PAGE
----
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Upcoming Events

  • Chamber Music Master Class

    November 30, 2015, 4:00 pm
    Mixon Hall

    Jupiter String Quartet, guest artists
     Megan Freivogel, violin
     Nelson Lee, violin
     Liz Freivogel, viola
     Daniel McDonough, cello

    Participation of the Jupiter String Quartet is made possible in part by the Dr. Sydney and Gussie B. Klein CIM Chamber Music Ensemble Fund and in collaboration with the Cleveland Chamber Music Society.
  • Percussion Ensemble

    November 30, 2015, 8:00 pm
    Kulas Hall

    Paul Yancich, director

  • Viola Master Class

    December 1, 2015, 10:00 am
    Mixon Hall

    Liz Freivogel, viola, guest artist

Alumni Snapshot: Rick "Mr. CutTime" Robinson

September 17, 2013

At A Glance

Instrument: Double Bass
Degree and years at CIM: BM ʼ86
Instructor: Larry Angell
Current occupation: Owner/director of CutTime Productions (former Detroit Symphony member)
Personal Motto: Life is short when it’s so good.

Rick “Mr. CutTime” Robinson, a double bass player, has had a diverse and active career. He performed as part of a major symphony orchestra, launched the Detroit chapter of Classical Revolution and now owns and operates a company for digital music printing and arrangement.

How did going to CIM affect you as a musician? As a person?
Learning with Cleveland Orchestra musicians helped me visualize and realize my goal to join a major symphony orchestra. This included encouragement to work in the regional orchestras in Canton and Akron. In that environment, I learned that music without direction and phrasing is a waste of time.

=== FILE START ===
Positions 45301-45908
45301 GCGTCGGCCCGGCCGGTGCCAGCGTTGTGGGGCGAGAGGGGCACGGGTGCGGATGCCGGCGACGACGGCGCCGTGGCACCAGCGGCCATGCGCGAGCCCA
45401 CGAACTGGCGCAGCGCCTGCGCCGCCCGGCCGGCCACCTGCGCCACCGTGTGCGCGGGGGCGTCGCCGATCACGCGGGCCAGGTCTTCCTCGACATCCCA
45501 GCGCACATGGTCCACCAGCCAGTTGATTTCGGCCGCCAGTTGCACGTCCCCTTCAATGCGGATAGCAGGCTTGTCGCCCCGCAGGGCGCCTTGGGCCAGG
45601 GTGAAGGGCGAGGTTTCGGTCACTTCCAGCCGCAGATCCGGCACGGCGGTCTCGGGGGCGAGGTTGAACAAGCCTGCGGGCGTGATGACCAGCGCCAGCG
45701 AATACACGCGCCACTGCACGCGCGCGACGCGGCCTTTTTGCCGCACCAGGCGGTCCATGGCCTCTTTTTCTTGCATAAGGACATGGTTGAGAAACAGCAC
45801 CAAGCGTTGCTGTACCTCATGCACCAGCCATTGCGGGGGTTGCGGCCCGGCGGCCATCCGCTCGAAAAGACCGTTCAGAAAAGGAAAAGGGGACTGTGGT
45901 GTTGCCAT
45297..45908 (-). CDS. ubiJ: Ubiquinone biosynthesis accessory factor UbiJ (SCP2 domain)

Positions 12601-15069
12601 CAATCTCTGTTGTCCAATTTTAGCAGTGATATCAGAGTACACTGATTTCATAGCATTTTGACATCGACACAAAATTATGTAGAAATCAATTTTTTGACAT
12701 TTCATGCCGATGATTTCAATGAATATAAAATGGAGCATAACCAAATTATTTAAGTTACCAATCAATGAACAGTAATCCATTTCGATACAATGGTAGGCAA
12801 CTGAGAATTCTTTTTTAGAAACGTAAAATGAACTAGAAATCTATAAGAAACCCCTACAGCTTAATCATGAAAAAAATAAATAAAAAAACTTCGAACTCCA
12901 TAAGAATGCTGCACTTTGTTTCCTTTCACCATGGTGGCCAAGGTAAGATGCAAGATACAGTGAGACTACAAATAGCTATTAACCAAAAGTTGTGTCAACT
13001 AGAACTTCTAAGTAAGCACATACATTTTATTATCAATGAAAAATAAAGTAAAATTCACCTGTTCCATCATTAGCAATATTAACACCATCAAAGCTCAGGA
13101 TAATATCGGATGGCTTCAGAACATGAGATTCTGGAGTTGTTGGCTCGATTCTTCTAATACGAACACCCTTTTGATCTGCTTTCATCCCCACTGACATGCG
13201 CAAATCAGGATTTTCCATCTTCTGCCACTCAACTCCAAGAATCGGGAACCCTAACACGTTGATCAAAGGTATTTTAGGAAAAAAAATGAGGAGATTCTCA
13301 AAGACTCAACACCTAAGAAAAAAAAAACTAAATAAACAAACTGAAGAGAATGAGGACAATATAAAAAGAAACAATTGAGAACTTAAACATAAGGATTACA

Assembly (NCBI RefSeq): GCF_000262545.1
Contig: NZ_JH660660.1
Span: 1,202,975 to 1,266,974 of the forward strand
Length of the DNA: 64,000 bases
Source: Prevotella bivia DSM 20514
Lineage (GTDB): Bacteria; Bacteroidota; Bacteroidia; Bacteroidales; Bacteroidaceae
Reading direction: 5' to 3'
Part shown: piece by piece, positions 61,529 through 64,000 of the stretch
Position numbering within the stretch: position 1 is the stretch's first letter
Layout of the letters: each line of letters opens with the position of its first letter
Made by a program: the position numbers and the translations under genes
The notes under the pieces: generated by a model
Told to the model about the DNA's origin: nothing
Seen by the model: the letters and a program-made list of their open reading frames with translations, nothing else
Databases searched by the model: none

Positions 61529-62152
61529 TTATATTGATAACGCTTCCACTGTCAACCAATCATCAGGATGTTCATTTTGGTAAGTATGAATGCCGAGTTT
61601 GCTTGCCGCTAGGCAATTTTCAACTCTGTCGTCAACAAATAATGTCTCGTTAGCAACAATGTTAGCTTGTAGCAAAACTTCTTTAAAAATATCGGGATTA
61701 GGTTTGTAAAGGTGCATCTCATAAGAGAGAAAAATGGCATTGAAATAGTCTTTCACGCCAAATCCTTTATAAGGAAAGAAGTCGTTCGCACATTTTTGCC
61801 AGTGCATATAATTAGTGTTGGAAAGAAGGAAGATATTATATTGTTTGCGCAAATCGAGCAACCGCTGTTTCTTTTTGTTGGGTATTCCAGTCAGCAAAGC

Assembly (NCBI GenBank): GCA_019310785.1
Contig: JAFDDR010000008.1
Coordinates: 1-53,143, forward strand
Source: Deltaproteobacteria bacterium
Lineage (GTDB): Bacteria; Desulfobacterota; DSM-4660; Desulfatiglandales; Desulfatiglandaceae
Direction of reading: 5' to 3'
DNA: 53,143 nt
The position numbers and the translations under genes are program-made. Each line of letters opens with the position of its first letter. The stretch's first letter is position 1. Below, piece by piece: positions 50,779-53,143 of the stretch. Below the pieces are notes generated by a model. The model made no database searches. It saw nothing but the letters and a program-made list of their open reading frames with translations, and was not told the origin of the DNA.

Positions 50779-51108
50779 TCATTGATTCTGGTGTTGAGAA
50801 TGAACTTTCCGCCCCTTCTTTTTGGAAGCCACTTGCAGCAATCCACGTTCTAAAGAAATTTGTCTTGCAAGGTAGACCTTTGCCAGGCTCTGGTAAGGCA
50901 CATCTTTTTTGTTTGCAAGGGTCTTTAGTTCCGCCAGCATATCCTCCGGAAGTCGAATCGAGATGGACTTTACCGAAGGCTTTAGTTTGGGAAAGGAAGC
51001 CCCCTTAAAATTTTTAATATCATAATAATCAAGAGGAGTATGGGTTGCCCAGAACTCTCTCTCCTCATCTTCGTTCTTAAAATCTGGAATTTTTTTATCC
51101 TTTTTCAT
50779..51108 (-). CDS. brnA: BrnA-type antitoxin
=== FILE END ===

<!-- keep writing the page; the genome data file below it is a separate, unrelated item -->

Who are your heroes, musical or otherwise?
They are Larry Angell for always focusing on the music and the audition excerpts; Gerhardt Zimmerman for making every performance matter; Carl Topilow for sharing all the practical tricks and considerations of an orchestra including auditions and conducting. And trumpet major Randy Quast, who turned me on to jazz, which I really enjoy even though I never studied it. This made me want to play classical in clubs.

If you had not chosen music, what else might you have done with your life?
This is extremely difficult to answer.  I might have gone into theater or psychology.

Please tell us about your life now as a musician and educator – what makes you unique? And what are your hopes for the future?
After joining the Detroit Symphony (DSO) in 1989, I began transcribing nearly one hundred symphonic works for my two small ensembles. And later, I began composing funky-romantic works for the string sextet… all for the purpose of reaching out to distant communities that don’t attend DSO concerts. Then I discovered Classical Revolution and launched the Detroit chapter of this movement to begin reaching the community around Orchestra Hall (which is profoundly alienated from classical.)
I quit Detroit Symphony last year to go all the way…serving a practical, social mission of sharing the beauty, power and entry points of classical music with curious music lovers. I understand concert traditions, but I also understand why most Americans don’t. And now that we have banned indoor smoking in most states, there is no reason why classical can’t go casual in bars and clubs to introduce, complement and build audiences for traditional concerts. Before I end my playing career for more arranging, composing and conducting, I want to tour and record CutTime ensembles while pioneering New Classical presentation formats. (More info available at

Anything else you’d like to add about your time at CIM or Cleveland in general?
I had the idea for CutTime at CIM when I first played The Soldier’s Tale by Igor Stravinsky. I’m also grateful for Guy Dean and Gene Roy’s classes in harmony, counterpoint and sight-singing because I use that knowledge every day professionally.

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Originally published in CIM’s Summer 2013 Notes magazine

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